Results

Study characteristics

The search resulted in 245 articles; 53 were retrieved and 20 were eligible for review (figure 1). Studies were published from 2010 to 2014 and reviewed 254 guidelines (range 5–24) published from 1992 to 2013 on numerous topics (table 1).18–37 Guidelines were appraised with the original AGREE instrument in 9 studies and AGREE II in 11 studies. Of the guidelines included in eligible studies, 137 were published in 2008 or later.

Table 1

Characteristics of eligible studies

Figure 1

Preferred Reporting Items for Systematic Reviews and Meta-Analyses (PRISMA) flow diagram.

Guideline characteristics

Of 137 guidelines, 33 (24.1%) were published in 2008, 37 (27.0%) in 2009, 28 (20.4%) in 2010, 22 (16.1%) in 2011, 14 (10.2%) in 2012 and 3 (2.2%) in 2013. Almost half were published by professional associations or societies (67, 48.9%). The remaining guidelines were published by government agencies (36, 26.3%), disease-specific organisations (16, 11.7%), non-profit health delivery systems (10, 7.3%), academic organisations (7, 5.1%) and one by the WHO. Most guidelines were developed in the USA (46, 33.6%), UK (25, 18.2%) and Canada (20, 14.6%), and 13 (9.5%) by international groups. Several countries produced one or more guidelines included in the sample, including Argentina, Australia, Brazil, Finland, France, Italy, Japan, Malaysia, Mexico, the Netherlands, New Zealand, Saudi Arabia, Singapore, South Africa, Spain, Sweden and Turkey. Most guidelines were appraised using AGREE II (103, 75.2%).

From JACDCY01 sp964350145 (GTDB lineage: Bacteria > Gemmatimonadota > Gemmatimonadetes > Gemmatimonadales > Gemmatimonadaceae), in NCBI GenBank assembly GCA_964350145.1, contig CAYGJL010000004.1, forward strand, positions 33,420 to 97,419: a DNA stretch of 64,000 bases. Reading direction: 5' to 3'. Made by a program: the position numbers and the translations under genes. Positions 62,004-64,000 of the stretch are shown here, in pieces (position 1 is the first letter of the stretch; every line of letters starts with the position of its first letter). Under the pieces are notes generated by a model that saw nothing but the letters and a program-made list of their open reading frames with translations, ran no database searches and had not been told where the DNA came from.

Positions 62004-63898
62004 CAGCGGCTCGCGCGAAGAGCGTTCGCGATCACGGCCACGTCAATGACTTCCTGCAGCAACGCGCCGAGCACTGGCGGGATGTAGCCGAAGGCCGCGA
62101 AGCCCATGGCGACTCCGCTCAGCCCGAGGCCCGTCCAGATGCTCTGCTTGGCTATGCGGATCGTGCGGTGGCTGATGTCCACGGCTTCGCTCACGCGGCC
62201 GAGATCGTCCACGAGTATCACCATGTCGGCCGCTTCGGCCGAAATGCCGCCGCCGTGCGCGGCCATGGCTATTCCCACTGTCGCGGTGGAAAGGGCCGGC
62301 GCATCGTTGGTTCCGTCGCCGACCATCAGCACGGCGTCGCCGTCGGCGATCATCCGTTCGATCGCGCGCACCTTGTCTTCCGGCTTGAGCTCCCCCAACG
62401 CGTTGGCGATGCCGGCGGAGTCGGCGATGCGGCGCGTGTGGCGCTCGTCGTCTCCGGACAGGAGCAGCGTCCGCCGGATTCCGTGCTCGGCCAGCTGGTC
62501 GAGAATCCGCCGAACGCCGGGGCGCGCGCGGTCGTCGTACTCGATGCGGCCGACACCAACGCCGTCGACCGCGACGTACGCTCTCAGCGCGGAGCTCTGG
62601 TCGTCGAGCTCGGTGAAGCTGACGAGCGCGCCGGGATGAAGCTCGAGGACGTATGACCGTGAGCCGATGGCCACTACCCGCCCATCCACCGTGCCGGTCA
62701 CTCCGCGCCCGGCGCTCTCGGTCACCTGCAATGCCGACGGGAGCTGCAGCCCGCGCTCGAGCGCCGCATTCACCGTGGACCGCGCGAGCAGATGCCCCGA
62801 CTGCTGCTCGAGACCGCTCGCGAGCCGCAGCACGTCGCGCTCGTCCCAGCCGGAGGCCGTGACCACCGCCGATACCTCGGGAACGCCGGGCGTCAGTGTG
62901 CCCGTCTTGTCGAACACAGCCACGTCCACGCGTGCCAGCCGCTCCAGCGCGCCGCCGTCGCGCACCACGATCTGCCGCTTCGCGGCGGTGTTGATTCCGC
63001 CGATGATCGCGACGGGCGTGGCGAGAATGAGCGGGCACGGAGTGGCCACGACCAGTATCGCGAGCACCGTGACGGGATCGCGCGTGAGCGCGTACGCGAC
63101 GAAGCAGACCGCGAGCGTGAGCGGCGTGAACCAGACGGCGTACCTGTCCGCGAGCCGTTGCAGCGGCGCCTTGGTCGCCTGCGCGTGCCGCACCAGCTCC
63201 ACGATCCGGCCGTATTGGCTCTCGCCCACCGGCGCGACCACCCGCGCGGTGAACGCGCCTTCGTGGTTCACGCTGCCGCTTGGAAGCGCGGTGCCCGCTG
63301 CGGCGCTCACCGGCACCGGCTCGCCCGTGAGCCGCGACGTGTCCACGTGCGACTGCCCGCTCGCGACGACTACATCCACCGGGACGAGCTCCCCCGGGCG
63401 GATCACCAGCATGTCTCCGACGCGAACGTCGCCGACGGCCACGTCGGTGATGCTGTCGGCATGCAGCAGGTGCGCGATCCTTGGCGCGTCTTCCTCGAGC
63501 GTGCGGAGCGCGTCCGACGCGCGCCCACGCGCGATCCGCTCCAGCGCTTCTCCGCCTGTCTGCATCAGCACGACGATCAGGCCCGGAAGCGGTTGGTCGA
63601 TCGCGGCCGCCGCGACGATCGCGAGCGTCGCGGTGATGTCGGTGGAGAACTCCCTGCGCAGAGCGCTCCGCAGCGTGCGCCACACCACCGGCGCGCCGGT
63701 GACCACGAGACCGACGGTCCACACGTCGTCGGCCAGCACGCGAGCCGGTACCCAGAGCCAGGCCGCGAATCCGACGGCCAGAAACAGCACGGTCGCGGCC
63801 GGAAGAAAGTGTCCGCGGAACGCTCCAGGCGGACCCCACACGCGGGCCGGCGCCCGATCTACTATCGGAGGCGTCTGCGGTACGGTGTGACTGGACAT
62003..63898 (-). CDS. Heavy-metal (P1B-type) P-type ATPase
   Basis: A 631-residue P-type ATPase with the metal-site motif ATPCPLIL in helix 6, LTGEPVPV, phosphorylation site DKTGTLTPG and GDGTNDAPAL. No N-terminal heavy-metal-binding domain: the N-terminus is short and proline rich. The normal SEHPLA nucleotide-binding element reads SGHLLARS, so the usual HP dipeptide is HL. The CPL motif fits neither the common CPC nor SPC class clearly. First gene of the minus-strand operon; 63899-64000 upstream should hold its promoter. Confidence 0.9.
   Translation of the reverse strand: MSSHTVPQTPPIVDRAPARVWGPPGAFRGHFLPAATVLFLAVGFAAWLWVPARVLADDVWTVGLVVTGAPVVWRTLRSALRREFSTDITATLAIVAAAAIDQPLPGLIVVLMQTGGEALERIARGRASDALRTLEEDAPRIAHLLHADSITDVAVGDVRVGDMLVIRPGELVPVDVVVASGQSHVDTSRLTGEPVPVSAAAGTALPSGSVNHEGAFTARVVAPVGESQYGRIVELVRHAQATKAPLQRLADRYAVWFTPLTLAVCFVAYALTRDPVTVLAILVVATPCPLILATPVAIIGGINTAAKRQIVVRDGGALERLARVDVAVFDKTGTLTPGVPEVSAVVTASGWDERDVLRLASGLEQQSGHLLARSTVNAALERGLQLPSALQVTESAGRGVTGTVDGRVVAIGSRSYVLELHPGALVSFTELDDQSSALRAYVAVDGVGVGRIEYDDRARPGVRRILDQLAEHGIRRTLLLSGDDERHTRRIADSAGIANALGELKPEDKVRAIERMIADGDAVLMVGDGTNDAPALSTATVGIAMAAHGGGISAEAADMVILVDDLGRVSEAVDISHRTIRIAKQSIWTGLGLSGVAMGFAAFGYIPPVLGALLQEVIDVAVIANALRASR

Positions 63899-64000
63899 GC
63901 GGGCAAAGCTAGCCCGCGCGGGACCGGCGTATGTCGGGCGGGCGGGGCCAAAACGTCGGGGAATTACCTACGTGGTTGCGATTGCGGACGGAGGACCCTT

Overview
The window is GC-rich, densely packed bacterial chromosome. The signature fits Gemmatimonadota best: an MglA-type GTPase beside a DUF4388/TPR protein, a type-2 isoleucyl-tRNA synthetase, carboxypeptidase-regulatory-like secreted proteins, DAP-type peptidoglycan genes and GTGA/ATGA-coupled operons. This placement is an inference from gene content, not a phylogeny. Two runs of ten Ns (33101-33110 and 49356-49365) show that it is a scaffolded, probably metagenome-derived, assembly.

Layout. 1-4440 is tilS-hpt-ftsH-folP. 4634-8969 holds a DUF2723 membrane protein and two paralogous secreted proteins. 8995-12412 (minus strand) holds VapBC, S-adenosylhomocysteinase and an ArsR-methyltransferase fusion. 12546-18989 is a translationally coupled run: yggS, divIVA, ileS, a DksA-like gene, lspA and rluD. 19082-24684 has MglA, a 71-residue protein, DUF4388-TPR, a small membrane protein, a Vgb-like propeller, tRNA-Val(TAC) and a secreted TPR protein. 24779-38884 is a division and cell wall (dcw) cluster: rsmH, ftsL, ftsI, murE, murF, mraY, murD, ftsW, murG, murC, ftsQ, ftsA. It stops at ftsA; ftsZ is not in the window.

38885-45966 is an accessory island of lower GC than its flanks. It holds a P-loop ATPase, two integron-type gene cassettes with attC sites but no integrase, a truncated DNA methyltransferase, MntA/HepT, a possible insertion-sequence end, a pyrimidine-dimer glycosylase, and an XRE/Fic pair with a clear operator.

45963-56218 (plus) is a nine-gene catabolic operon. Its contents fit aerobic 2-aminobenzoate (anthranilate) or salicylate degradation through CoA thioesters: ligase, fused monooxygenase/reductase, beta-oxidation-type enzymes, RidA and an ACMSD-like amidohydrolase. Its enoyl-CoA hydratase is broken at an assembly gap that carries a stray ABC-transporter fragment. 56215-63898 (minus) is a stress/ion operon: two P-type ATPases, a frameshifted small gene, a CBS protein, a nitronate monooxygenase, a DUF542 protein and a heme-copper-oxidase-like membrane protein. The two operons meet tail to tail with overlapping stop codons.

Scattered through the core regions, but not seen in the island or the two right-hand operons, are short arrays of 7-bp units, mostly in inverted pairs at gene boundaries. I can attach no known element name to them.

Applicability scores

Table 2 summarises scores for all AGREE domains. The mean and median domain scores for applicability across all guidelines were 43.6% and 42.0%, respectively. These were lower than the mean and median of all other domains for guidelines in the sample. These results are higher than those reported by Alonso-Coello et al14 (mean 22%, 95% CI 20.4% to 23.9%) and similar to the findings of Knai et al15 (mean 44%, range 0–100%). The spread across range and IQR for each domain shows that scores for all domains were inconsistent across guidelines but more so for editorial independence, rigour of development, then applicability, followed by remaining domains.

Table 2

Domain scores for guidelines published in 2008 or later

Factors influencing applicability

An analysis of factors associated with applicability appears in table 3. The estimated intraclass correlation was 0.47. Applicability mean score differed by year of guideline publication. Guidelines published in 2010 and 2012 were associated with higher applicability score than those published in 2013. The differences in mean applicability score for 2010 and 2012, were 26.5 (p<0.03) and 28.3 (p<0.02), respectively. With respect to country, the highest mean applicability score was for guidelines developed in the UK. Guidelines developed by international groups, in Canada or the USA had significantly lower applicability scores compared with the UK. As for type of developer, disease-specific foundations and non-profit healthcare systems were associated with higher applicability scores than professional guideline developers. Mean applicability score differences were 16.2 (p=0.01) and 14.9 (p<0.04), respectively. When stratified by version of the AGREE instrument, 34 studies were included in the analysis for AGREE and 103 for AGREE II. The association between applicability score, year, country and type of guideline developer remained significant for AGREE II only and not for AGREE (data not shown).